LTC Bullet:  A New Cannon in Our Health Policy Arsenal 

Thursday, September 22, 2005 


LTC Comment:  Michael F. Cannon, director of Health Policy Studies at the Cato Institute, has just published a book (with Michael Tanner) and started an e-letter, both of which deserve our attention.  More after the ***news.*** 

*** QUESTION OF THE MONTH:  McKnight's Long-Term Care News has queried the LTC profession thus:  Who are the five most influential individuals in long-term care today?  McKnight's says "Please share your answer with us.  E-mail your response to  Your answer to this important question will be gathered with others' and may appear in an upcoming issue of McKnight's Long-Term Care News."  We're interested in your answers too.  If you reply to McKnight's query, please cc us at and let us know whom you've nominated. ***



LTC Comment:  Following is information from the Cato Institute's website at and a sample op-ed by Mr. Cannon.  We encourage LTC Bullets readers who have an interest in general health policy to subscribe to buy Cannon's book and subscribe to his "Healthy Competition" newsletter. 

Regarding the newsletter, Cato says "This periodic newsletter will feature health policy news, commentary, and resources from a free-market perspective.  The dominant view in health policy is that greater government involvement is required to make high-quality medical care more accessible.  This newsletter will present the view that individual choice and free markets do the best job of making products of ever-increasing quality available to ever-increasing numbers of people.  We aim to make this newsletter useful to those who make, influence, and report on health policy."  Subscribe at  


Michael F. Cannon is the Cato Institute's director of health policy studies.  Previously, he served as a domestic policy analyst at the U.S. Senate Republican Policy Committee under Senator Larry E. Craig (R-ID), where he advised the Senate leadership on health, education, labor, welfare, and Second Amendment policy.  In addition, Cannon has worked as a health care policy analyst for Citizens for a Sound Economy Foundation in Washington, D.C. Cannon has appeared on CNN, CNBC, C-SPAN, Fox News Channel, and NPR.  His articles have been featured in USA Today, the New York Post, the Chicago Tribune, the Chicago Sun-Times, and the San Francisco Chronicle.  Most recently, Cannon coauthored the book Healthy Competition:  What's Holding Back Health Care and How to Free It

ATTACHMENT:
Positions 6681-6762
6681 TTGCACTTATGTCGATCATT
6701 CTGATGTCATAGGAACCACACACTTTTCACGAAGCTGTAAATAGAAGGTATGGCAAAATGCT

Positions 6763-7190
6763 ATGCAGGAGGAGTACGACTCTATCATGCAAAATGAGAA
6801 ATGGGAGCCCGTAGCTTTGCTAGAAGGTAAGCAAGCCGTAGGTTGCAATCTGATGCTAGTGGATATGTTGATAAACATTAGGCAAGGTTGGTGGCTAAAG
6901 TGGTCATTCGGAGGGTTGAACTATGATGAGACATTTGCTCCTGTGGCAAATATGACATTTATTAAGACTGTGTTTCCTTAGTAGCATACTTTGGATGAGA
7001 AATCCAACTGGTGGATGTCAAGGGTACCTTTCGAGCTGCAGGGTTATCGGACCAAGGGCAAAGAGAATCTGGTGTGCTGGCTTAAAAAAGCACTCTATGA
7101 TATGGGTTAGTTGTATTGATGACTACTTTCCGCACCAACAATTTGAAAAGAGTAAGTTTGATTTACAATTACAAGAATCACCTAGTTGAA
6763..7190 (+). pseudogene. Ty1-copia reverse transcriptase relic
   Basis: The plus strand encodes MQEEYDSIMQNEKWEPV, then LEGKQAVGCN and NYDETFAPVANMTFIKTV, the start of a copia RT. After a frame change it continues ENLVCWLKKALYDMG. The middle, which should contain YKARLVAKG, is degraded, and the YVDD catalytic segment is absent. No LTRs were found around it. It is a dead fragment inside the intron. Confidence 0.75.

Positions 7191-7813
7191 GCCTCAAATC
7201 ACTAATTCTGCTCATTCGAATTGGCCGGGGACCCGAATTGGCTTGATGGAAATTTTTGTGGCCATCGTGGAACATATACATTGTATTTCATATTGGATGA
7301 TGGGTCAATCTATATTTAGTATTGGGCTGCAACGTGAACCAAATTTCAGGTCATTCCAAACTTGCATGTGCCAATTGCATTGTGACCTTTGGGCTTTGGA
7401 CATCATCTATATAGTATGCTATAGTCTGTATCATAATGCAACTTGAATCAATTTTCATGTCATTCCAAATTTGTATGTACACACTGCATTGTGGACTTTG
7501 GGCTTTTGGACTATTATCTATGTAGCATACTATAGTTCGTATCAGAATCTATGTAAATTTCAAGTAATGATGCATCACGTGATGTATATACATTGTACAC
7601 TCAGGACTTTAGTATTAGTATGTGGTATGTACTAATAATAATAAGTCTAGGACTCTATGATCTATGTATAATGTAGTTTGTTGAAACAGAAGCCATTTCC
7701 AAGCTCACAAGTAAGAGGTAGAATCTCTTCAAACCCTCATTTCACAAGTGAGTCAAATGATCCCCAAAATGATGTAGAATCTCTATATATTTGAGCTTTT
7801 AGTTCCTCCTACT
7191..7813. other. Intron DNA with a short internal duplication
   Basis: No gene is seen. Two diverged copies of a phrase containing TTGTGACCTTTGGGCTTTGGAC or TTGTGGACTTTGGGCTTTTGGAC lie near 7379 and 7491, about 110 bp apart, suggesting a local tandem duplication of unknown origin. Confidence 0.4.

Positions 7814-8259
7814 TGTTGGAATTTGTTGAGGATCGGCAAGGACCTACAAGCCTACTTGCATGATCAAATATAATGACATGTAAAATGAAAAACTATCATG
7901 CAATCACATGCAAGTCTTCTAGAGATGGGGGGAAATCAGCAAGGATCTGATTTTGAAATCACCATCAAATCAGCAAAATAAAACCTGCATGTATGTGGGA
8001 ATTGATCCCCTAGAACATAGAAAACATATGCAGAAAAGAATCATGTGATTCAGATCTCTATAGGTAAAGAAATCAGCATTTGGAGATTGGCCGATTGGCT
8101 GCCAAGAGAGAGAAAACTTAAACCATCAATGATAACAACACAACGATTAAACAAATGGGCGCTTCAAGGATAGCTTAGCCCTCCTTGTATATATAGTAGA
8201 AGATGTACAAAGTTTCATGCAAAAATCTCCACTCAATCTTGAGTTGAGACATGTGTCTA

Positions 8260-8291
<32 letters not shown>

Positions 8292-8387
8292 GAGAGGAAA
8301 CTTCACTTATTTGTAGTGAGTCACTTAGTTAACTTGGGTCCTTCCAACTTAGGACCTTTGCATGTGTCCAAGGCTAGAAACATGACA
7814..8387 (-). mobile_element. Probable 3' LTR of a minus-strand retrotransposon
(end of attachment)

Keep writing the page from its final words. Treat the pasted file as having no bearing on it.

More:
Introducing Healthy Competition, the Book 

America's health care sector has no shortage of vexing problems, including rising costs, uneven quality, a lack of information for patients, and underuse of information technologies.  In addition, the system places a large and growing burden on taxpayers.  

In a new book released by the Cato Institute, authors Michael F. Cannon and Michael D. Tanner write:  "We do not claim to know any particular solution to these problems. We do, however, propose a method of discovering them."  Cannon and Tanner then show how market competition provides the solutions. 

Many people believe that health care is a special case, where market competition does not work.  However, the authors give numerous examples of market competition making even acute medical care (such as heart surgery) more accessible.  Unfortunately, in the health care market, government tax, spending, and regulatory policies have created a dense thicket of rules and restrictions that disable the competitive market process. 

Health savings accounts (HSAs) are an important step toward restoring the necessary conditions for market competition.  Cannon and Tanner offer proposals that would further restore market competition and make quality health care available to an ever-increasing number of consumers.  Their proposals include the following: 

* Expanding HSAs to allow workers to control all their health care dollars and decisions;  

* Injecting choice, competition, and ownership into Medicare, and prefunding Medicare through personal accounts;  

* Reforming Medicaid along the lines of the successful 1996 welfare reform law;  

* Deregulating health insurance by allowing people to purchase coverage from any state;  

* Creating a competitive certification process for new medical technologies;  

* Eliminating waiting lists for transplantable organs by allowing payments to organ providers;  

* Making care more accessible by reducing barriers to entry for providers, clinics, and hospitals; and  

* Allowing individual patients to choose the level of malpractice protection they desire.  

In a foreword, former secretary of state George P. Shultz writes:  "Cannon and Tanner offer proposals that would further tap the power of markets to make health care more valuable and more affordable.  That makes Healthy Competition essential reading."